Guidance Notes – Giving References

Introduction

Employers are not obliged in law to provide references for employees or former employees (aside from in the financial services industry) but, if they do so, they are under a duty of care to the employer who is requesting the reference and the employee/ex-employee who is the subject of the reference.

Most employers take up one or two references when they recruit a new employee because factual information about that person’s recent past performance and experience is usually a good indicator of their likely performance in a similar role.

Some employers seek to sidestep any potential problems by not giving references at all or just providing basic information, like the employee/ex-employee’s job title and dates of employment. If that is the employer’s policy, then it has to be applied consistently and any reference given should clearly state the Company’s policy in order to avoid a future employer drawing a negative inference from the refusal to provide a detailed (or, indeed, any) reference.

Content of the reference

Great care needs to be taken when providing a reference. Nothing should be said about the employee’s performance or conduct that cannot be backed up by fact.  Employers should also ensure that they include only information that is known to the employee.

Any reference given by an employer for a current or past employee must be true, fair, accurate and not misleading. If information is provided which is not fair or accurate then either the prospective employer or the subject of the reference can seek damages.

Employers should keep the information as factual as possible, covering such issues as:

  1. Dates of employment with the Company;
  2. Job title;
  3. Short job description and outline of the employee’s level of responsibility;
  4. If applicable, why the employee has left the Company e.g. redundancy, resignation etc.

If the subject of the reference has been dismissed, an employer can state this in the reference, provided that the employee is aware of the facts surrounding the    termination of his/her employment and the facts are stated objectively and truthfully.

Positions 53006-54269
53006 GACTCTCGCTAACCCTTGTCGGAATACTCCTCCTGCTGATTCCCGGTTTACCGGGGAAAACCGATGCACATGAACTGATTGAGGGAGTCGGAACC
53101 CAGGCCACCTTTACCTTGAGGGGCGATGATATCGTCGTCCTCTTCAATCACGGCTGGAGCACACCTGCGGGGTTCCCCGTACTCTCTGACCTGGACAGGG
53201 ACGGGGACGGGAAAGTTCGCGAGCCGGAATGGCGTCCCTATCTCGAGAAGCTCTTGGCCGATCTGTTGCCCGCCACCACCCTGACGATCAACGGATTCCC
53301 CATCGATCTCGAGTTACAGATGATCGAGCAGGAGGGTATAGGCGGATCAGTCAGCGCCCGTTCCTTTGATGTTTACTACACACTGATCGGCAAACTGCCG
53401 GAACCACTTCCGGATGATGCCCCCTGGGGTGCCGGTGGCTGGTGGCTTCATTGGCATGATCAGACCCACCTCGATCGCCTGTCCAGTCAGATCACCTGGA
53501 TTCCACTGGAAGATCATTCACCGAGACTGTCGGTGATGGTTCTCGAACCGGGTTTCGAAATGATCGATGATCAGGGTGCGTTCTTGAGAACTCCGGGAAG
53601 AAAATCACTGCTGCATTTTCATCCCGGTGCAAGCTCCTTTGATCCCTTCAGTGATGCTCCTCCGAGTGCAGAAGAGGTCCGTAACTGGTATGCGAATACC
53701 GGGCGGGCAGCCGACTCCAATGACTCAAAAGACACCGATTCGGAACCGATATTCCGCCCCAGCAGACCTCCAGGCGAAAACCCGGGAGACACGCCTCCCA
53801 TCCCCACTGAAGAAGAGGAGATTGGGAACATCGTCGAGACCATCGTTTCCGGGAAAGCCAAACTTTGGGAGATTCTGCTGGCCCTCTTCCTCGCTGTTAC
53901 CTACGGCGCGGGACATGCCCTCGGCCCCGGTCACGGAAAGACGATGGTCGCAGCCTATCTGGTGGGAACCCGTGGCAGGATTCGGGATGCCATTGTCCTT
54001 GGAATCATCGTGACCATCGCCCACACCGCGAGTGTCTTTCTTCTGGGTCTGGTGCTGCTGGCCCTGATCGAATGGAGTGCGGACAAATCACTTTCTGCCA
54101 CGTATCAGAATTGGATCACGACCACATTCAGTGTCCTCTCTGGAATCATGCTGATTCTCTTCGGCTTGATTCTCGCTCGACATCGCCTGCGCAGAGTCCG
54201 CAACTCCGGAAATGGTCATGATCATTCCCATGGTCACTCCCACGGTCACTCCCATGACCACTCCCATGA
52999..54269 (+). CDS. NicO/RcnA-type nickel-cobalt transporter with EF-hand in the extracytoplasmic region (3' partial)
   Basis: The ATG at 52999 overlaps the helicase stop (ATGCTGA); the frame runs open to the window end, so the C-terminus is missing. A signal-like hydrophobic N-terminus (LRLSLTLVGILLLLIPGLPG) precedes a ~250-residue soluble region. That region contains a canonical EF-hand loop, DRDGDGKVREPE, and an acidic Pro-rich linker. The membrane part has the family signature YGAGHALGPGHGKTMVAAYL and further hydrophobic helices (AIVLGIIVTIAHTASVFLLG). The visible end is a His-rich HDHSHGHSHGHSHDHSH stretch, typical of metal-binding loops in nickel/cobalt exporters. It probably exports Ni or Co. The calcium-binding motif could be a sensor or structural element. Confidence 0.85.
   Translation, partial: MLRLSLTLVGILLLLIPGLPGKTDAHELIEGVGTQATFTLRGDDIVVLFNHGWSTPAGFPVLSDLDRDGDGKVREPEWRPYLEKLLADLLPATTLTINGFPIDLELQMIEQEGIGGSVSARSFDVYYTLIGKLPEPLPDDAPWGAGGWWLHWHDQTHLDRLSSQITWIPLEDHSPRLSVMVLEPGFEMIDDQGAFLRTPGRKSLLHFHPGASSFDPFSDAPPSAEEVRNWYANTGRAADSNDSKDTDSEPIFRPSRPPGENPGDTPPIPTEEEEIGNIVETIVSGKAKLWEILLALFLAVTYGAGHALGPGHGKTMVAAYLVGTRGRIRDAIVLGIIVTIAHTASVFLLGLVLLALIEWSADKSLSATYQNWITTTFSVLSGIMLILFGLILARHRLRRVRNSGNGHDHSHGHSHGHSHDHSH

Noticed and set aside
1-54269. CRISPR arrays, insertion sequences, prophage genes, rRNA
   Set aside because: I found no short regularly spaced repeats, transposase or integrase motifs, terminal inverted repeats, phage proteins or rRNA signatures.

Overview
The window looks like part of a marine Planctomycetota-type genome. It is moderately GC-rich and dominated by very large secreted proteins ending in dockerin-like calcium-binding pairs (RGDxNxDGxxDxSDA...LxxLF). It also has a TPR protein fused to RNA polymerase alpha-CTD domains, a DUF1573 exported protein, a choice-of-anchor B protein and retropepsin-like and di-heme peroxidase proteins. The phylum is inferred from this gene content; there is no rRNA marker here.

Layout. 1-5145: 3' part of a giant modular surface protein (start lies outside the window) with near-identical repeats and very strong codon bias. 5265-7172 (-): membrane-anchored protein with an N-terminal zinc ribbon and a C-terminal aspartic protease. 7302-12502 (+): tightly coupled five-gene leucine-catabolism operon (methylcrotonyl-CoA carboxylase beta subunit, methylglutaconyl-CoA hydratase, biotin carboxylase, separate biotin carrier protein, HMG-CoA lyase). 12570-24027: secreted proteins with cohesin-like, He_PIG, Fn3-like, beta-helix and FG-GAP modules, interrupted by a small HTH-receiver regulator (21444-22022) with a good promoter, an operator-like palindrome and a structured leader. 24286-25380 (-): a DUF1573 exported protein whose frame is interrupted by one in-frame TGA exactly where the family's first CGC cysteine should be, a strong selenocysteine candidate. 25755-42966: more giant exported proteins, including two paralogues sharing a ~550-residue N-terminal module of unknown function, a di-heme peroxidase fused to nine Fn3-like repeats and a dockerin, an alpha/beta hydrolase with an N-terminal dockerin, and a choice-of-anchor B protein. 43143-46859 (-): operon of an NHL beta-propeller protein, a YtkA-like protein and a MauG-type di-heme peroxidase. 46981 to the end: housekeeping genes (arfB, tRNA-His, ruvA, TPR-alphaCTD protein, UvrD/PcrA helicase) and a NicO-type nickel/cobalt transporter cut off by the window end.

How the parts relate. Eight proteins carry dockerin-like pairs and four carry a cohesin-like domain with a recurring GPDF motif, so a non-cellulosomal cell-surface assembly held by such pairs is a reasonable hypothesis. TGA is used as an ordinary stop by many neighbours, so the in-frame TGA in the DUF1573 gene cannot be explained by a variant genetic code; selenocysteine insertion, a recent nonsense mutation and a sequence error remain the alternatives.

Requesting a reference involves processing personal data under the General Data Protection Regulation (GDPR).  Employers must ensure that they have a legal basis for processing data and, in this context, the most likely basis is that the employee has consented to process the data. This is because the employee is likely to have a genuine choice about whether or not to consent to data processing for employment reference purposes.

Employers should comply with data protection requirements by ensuring that a reference request is genuine and that the employee/ex-employee wishes the reference to be provided.

 

Liability issues

In theory, an employer could be liable for damages if he/she does not tell the truth about an employee/ex-employee and the new employer subsequently suffers financial losses as a result of, for example, the individual’s misconduct.

Some employers seek to limit potential liability issues as a result of providing the reference by including a disclaimer at the end of the reference. This usually states that the reference is given in good faith and that the person giving the reference does not accept responsibility for any errors in the information given, or any loss or damage incurred. It should be noted, however, there is no guarantee that a disclaimer will be effective.

Who should write the reference?

Because of the duty of care issues stated above, it makes sense for a Company to specify that only named managers (and/or the HR team) can give references on behalf of the Company.

The risk of discrimination claims

It is possible for a former employee to bring a claim of unlawful discrimination when his or her ex-employer has refused to provide a reference, or provided a bad reference.

This could happen if, for example, the reason for refusing to give a reference or giving an adverse reference was that the ex-employee, while employed, had brought a claim for race discrimination against the employer. In those circumstances, this would be an act of victimisation and could be considered unlawful race discrimination.

Similarly, this could happen where an employer usually provides references but fails to do so for a particular employee/ex-employee for a reason related to a protected characteristic under the Equality Act 2010 e.g. age or disability.  Here, again, the individual may have a claim against the employer for unlawful discrimination.